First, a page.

If you saw my interview with LEI in March, you know that I took liberties with General Eisenhower’s quote about plans and planning and applied it to value stream maps. I also took a little poetic license because of course I do not believe that value stream maps are useless. Indeed, a well drawn map in John Shook’s words constitutes a story board that clearly and concisely documents how a value stream (or process or work flow) currently works AND how well it works—or doesn’t.
Most organizations see only a small amount of the potential return to be gained from a value stream improvement effort built around a mapping exercise. Such an exercise can be a powerful organizational development tool as well as one for improving value-stream performance on quality, efficiency, and safety. However, before you embark on such an endeavor, here are 10 key things to keep in mind:
1. PICK PROCESSES (VALUE STREAMS) THAT MATTER
In other words, select value streams (or value stream segments) that link to your strategic plan, annual goals, balanced score card performance, etc. This means you need to be clear about your customers and what they require, about the major value streams (not programs) by which you are delivering value to those customers and how well those streams are currently performing. And, if you are publicly funded, you may have stakeholders you need to consider as well. Picking value streams that impact organizational performance will help justify the time and effort required to map well and improve the work.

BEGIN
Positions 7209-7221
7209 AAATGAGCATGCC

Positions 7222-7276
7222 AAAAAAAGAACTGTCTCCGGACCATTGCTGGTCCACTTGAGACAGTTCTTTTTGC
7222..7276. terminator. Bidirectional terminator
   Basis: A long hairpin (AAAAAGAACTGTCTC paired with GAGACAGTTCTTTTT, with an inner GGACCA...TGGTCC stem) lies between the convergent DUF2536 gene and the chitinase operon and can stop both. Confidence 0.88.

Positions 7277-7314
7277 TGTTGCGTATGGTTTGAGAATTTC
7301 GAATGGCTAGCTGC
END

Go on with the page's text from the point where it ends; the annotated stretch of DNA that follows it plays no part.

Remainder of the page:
2. START WITH A WIN—FOR THE PEOPLE DOING THE WORK
Lean is full of paradoxes, and here is one. Sometimes you may need to select a value stream for improvement based on the potential impact on your employees. This is especially important when people are just learning lean improvement methodology. It’s not by accident that CEO Paul O’Neill started his turnaround at Alcoa with a focus on employee safety. Once he demonstrated that commitment, he got full cooperation for other improvement efforts from the union and workers on the front lines. Starting with a value stream characterized by high employee dissatisfaction or undesired turnover builds support for future improvement efforts.
3. BE CLEAR ABOUT SCOPE--AND DON’T CREEP!
We all want to end world hunger and achieve world peace—but without focus, we won’t achieve anything. Most high-level value streams are really more like value rivers. Sorting out which are the major contributing streams and identifying those that need to be improved to impact organizational performance increases the value of your mapping and improvement efforts. And determining up front where the value stream starts and stops and what is in scope and out of scope for people doing the improvement work prevents a lot of wandering in the wilderness. Address these and other issues before you start a mapping exercise if possible, in the form of a Value Proposition or Team Charter.
4. GET THE RIGHT PEOPLE ON THE BUS.
Involve people closest to the work (at whatever level that work is performed) and in all the key processes involved in developing the map(s), defining problems and crafting solutions. See Together, Learn Together, Act Together and Improve Together. And, wherever possible, ensure that those people include suppliers and customers, not just doers. If you have to map with a small group, make sure you socialize their draft products with the value creators for the value stream. Keep a regular communication link to all levels of the organization.
5. GO AND SEE how it’s really done!
Supplement spreadsheet data with direct observation and interviews at the gemba. You’ll be amazed at the things you learn that never show up on the spreadsheets.
6. EAT THE ELEPHANT ONE BITE AT A TIME—BUT PLAN TO EAT IT ALL—OR AT LEAST AS MUCH AS YOU NEED